Tome XXI., last tome of all, has a variety of writings, some of which may not be Albert’s. Among them is a work 432 of sweet and simple piety, a work of turning to God as a little child; and one would be loath to take it away from this man of learning. De adhaerendo Deo is its title, which tells the story. Albert wished at last to write something presenting man’s ultimate perfection, so far as that might be realized in this life. So he writes this little tract of chamber-piety, as to how one should cling to Christ alone. Yet he cannot disencumber himself of his lifelong methods of composition. He might conceive and desire; but it was not for him to write a tract to move the heart. The best he can say is that the end of all our study and discipline is intendere et quiescere in Domino Deo intra te per purissimum intellectum, et devotissimum affectum sine phantasmatibus et implicationibus. The great scholar would come home at last, like a little child, if he only could.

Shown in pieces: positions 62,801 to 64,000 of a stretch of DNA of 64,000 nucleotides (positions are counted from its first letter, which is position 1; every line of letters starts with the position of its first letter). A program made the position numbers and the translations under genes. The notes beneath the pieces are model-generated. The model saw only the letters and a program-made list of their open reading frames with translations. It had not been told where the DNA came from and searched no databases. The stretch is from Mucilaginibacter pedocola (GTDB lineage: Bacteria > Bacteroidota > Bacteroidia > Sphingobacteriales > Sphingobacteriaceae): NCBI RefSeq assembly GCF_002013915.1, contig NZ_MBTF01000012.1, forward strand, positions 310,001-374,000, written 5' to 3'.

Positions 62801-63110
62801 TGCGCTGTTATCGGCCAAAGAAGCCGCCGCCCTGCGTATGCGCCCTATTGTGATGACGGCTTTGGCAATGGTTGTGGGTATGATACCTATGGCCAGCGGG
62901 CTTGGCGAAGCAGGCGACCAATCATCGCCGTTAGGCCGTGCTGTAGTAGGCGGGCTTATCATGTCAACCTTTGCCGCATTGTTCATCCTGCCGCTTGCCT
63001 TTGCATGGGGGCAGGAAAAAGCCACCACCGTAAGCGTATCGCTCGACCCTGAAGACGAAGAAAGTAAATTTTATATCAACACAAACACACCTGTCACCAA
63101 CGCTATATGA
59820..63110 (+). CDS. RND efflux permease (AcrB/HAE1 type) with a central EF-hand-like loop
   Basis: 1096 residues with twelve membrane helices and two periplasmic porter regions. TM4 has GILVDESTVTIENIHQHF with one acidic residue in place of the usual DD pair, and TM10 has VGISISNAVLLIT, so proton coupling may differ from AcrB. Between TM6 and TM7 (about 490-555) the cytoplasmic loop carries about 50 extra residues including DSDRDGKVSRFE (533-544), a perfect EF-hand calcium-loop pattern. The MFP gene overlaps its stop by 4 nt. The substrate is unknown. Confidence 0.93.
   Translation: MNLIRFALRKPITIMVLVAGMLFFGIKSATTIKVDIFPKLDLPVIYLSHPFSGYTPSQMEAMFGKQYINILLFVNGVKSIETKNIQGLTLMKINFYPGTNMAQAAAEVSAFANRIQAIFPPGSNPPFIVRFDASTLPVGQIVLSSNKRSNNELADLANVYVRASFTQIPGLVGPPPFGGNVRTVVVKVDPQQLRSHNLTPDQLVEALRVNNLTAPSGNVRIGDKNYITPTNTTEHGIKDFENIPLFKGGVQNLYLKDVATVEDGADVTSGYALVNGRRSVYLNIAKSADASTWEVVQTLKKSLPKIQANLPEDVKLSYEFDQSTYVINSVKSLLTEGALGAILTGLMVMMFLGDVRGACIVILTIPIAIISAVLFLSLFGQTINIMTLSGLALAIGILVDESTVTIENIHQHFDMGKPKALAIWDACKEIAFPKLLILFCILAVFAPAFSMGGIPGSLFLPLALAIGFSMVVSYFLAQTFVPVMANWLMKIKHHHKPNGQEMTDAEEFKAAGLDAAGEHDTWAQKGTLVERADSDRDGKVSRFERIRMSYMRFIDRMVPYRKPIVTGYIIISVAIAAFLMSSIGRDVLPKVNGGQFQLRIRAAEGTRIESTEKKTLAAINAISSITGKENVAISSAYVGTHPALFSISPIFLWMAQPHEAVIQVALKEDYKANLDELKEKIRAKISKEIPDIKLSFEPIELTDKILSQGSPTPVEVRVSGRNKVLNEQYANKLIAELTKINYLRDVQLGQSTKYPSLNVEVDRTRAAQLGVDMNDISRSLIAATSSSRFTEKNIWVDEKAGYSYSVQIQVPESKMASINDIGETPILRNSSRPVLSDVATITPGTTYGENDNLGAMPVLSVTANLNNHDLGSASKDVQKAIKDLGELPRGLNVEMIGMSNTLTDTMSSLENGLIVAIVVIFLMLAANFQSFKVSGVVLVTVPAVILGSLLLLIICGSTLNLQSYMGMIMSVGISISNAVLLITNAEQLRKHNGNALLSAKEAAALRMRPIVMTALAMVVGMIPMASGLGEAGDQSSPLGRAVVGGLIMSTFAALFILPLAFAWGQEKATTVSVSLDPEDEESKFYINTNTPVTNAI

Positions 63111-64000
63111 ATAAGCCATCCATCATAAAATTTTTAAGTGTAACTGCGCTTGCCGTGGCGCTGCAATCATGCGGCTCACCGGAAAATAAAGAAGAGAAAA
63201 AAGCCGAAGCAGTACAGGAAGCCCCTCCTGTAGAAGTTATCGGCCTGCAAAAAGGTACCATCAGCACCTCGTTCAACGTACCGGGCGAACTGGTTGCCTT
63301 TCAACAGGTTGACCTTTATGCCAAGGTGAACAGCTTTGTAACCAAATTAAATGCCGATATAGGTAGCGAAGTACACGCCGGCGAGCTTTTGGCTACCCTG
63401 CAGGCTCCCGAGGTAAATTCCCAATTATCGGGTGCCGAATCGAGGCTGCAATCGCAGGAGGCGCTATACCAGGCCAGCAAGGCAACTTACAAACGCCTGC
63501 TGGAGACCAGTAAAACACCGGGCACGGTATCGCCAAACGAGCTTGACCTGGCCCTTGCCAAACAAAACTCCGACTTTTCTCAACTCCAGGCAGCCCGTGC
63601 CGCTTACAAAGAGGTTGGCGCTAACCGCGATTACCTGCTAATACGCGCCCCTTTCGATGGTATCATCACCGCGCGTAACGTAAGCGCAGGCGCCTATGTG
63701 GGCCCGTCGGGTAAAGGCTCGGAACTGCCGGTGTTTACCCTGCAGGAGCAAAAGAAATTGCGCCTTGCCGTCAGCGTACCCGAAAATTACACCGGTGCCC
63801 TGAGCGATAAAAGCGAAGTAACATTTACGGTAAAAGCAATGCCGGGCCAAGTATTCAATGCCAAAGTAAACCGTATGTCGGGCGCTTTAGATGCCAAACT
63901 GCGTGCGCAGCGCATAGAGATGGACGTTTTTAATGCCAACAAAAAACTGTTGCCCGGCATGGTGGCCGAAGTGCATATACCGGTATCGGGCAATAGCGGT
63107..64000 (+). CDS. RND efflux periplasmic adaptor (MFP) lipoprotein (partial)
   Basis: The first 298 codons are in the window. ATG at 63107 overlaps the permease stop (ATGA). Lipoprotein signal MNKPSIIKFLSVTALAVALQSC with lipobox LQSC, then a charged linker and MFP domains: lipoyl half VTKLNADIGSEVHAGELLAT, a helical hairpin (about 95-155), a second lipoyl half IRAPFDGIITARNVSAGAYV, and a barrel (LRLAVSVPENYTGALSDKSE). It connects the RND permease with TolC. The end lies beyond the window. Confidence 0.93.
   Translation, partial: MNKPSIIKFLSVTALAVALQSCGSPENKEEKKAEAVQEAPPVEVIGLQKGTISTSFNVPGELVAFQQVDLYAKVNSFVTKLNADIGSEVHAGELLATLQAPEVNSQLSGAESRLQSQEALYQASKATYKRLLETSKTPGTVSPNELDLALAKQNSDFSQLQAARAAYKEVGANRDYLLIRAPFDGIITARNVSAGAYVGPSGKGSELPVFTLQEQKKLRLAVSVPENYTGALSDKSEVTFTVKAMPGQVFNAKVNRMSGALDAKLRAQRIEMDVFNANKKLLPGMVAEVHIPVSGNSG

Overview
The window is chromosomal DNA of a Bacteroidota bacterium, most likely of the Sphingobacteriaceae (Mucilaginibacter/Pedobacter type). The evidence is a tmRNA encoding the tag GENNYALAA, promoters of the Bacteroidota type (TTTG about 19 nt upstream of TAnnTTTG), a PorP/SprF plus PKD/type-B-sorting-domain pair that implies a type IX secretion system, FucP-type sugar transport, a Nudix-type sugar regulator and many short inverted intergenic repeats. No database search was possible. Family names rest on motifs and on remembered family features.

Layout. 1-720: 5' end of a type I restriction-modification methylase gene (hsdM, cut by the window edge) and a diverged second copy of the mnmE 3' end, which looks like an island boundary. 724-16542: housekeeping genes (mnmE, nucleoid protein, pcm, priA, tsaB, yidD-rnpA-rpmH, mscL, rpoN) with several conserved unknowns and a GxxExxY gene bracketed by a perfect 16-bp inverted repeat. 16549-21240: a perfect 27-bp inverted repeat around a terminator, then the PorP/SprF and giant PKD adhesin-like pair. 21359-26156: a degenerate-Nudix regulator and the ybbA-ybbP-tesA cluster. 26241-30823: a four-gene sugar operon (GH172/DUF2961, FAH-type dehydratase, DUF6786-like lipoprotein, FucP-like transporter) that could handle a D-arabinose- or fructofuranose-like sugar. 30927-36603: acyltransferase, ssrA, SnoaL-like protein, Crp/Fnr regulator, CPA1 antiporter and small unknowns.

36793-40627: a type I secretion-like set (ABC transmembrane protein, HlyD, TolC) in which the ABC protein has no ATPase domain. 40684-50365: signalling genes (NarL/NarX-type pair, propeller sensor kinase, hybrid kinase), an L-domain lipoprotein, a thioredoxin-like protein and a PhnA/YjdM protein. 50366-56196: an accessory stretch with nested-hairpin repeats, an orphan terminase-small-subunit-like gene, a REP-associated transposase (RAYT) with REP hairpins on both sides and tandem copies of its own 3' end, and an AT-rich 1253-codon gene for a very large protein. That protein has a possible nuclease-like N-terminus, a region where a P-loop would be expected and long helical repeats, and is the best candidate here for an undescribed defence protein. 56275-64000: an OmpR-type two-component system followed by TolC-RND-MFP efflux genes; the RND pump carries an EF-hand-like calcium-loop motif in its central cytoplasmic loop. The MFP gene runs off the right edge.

1  Albertus, Metaphysicorum libri XIII., lib. i. tract 1, cap. 4.

2  Physic. lib. viii. tract. 1, cap. 14.

3  Poster. Analyt. lib. i. tract. 1, cap. 1. This and the previous citation are from Mandonnet’s Siger de Brabant.

4  Ethic. lib. vi. tract. 2, cap. 25.

5  Carus, Ges. der Zoologie, p. 231.

6  Ernst Meyer, Ges. der Botanik, Bd. iv. p. 77.

7  The works of Albertus were edited by the Dominican Jammy in twenty-one volumes (Lyons, 1651); they are reprinted by Borgnet (Paris, 1890 et seq.). My references to volumes follow Jammy’s edition.

8  See ante, pp. 314 sqq.

9  Prantl, Ges. der Logik, iii. 89 sqq., calls him an “unklarer Kopf,” incapable of consistent thinking.

10  This is the view of A. Schneider, Die Psychologie Alberts des Grossen (Baeumker’s Beiträge, Münster, 1903). The author presents analytically the disparate elements — Aristotlian, Neo-Platonic, and theological-Augustinian, which are found in Albert’s writings.

11  See Endriss, Albertus Magnus als Interpret der Aristotelischen Metaphysik (Munich, 1886).

12  The above is mainly drawn from E. Meyer’s Ges. der Botanik, Bd. iv. pp. 38-78.

13  Ante, Volume I. p. 76.

14  See Carus, Geschichte der Zoologie, pp. 211-239.

15  Sum. theol. pars prima, tract. 1, quaest. ii.

16  Ante, Chapter XXXV., 1.

17  Tome xx. p. 41a.


  Elf.Ed. — See Paolo Giovio’s brief tribute Albertus Magnus, in the 16th century here.